Our students should thrive and succeed. And we are their best support aside from their families.
Aside from the scholarship grants and programs of the government being extended to children in underserved communities, we should do our part in shaping their education by giving them meaningful learning experiences.
As concerned educators, we are aware of the status and family backgrounds of our learners. We should know the conditions of our students to make our instructional delivery more effective.
More and more, schools are designing programs to accommodate and welcome all students so they receive formal schooling. By ensuring that all students are given better access to high-quality education, all children in underserved communities are better served!
Low-income families should feel confident that their children are more likely to learn life skills and become productive individuals in the future. In particular, as teachers, we should make sure that we are doing our best so not a student is left behind.
By setting the classroom to become a welcoming and safe learning space, our students from diverse backgrounds are more inclined to study hard and be at their best,
How do we recognize underserved communities? Let’s put it plain and simple. Let’s cut the disparities in equitable access to high-quality education!
“There’s no reason why children in inner cities or rural areas do not receive the same quality education or opportunities as those in suburbs or wealthy neighborhoods. If we truly believe in giving all citizens a chance to pursue happiness and pursue their goals, then we cannot continue to marginalize entire groups of people”.
– Al Sharpton-
How Teachers in Underserved Communities Get Ahead Despite the Major Global Crisis?
Teaching for the best no matter how hard it may seem
COVID-19 pandemic has compounded the pain points in the educational process that presuppose the teachers’ proficiency and adeptness to sustain the quality of student learning.
Things are laden on our shoulders. I know all teachers would concur. Online classes suddenly become a sensible choice but our school declines this opportunity considering the socio-economic status and background of our learners. Unfortunately, online learning is seemingly impossible in our case.
Predominantly, I believe that teachers are not mere spectators to the challenges the pandemic has brought to the educational landscape. I am one of the educators at the forefront of getting ahead with the stumbling blocks of quality education delivery.
Adapting and Meeting the Challenges of Modular Learning Delivery
So, we opt for Modular Learning Delivery (printed and digital), blended learning, online and offline tutorials, Screencasting, and we intensify communication using different online platforms and other conventional means just to reach out to our learners. It needs hard work, really.
We learn to pick up and make the puzzle piece together to form a unified and meaningful whole. Things may not seem perfect at first glance, but we know we are more able to give what our students need to help them learn life skills to prepare them for the real world.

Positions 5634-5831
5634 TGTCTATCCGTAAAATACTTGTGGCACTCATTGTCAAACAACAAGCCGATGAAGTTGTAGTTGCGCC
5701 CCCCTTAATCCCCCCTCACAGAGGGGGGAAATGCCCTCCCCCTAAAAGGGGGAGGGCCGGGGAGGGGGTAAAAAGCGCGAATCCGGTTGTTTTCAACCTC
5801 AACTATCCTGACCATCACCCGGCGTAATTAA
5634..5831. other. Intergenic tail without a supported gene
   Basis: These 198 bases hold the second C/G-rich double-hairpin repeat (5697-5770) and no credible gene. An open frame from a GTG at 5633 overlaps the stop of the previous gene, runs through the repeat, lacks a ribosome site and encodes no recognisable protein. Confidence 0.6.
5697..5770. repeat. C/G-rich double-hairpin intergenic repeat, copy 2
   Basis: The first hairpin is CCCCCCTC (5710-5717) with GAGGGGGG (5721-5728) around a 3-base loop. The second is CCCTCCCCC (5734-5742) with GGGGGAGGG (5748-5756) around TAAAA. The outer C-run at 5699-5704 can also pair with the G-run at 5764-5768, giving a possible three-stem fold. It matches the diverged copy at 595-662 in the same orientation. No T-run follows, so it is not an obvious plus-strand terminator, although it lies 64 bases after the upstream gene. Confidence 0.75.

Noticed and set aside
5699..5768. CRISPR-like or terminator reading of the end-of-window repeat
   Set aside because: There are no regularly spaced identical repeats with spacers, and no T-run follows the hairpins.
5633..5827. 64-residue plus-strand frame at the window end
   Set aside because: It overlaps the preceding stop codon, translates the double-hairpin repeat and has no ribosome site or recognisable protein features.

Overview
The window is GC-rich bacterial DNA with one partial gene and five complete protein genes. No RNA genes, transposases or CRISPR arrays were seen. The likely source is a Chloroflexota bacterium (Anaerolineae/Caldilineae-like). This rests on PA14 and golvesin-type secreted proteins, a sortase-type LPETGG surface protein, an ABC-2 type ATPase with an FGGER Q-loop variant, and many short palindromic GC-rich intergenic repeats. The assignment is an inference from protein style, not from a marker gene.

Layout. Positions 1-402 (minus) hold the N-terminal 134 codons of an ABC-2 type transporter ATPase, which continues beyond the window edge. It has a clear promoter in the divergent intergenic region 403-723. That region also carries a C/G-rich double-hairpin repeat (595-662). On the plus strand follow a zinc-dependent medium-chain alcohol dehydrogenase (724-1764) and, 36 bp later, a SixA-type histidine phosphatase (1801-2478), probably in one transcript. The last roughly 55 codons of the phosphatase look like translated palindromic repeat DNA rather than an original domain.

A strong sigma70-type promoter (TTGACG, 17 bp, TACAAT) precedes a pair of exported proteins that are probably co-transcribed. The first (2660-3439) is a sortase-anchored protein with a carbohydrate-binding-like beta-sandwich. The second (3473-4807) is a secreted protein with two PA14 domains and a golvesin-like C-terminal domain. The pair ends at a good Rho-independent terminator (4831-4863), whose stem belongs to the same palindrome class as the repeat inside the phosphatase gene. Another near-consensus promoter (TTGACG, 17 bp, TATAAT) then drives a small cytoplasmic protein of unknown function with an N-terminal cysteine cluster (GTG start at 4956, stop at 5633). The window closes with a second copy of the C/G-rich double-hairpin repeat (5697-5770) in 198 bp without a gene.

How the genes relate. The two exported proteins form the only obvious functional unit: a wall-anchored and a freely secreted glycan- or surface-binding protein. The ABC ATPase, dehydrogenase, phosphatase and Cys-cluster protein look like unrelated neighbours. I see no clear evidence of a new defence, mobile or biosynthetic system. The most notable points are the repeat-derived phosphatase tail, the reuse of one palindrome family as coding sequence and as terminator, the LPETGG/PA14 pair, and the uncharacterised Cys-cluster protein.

Under-resourced families who lack gadgets at home are a major challenge. Parents are required to claim their children’s modules and send their answer sheets back to school while following the COVID-19 health protocols. The real problem lies in the fact that some parents and students aren’t digitally literate and can’t afford to have gadgets.
Halfway, the local government sought assistance from the national government for the provision of tablets to students in the higher secondary schools. Each tablet contains the Self Learning Modules (SLMs) aligned with the Most Essential Learning Competencies (MELCs). Hence, the accountability of parents begins. We hope that our students will get the support they need in terms of gadget allocation to sustain digital learning.
In this way, we come to interact at least with the parents of our students even though it’s a very limited face-to-face interaction. We listen to their frustrations that they really find it hard to facilitate difficult concepts in the modules. And that being said, we teachers devise ways to facilitate instructions and it’s where Screencasting, Group chats, google meet tutorials, texting, and phone calls come in.
Thoughts from Dedicated and Committed Educators
We are working really hard to reach out to our students and to help them access learning materials so they won’t stop learning. The initial quarters were indeed a struggle. Not to mention that we have to render socio-emotional support to our students despite the fact that the pandemic has brazenly taken an emotional toll on us as well.
All the more, with the concerns presented above, there’s a compelling need to know how insufficiently funded schools can manage sustainable development in order to thrive in the current educational setting.
Easier said than done. However, with our best intentions of keeping our goals for educational delivery and filling gaps due to disparities during the world of the pandemic, we teachers manage to get ahead and make sure that no learner is left behind.
To ensure every learner has access to quality education, we should reach out to them and make our services as educators equally equitable.
Don’t let this be overlooked!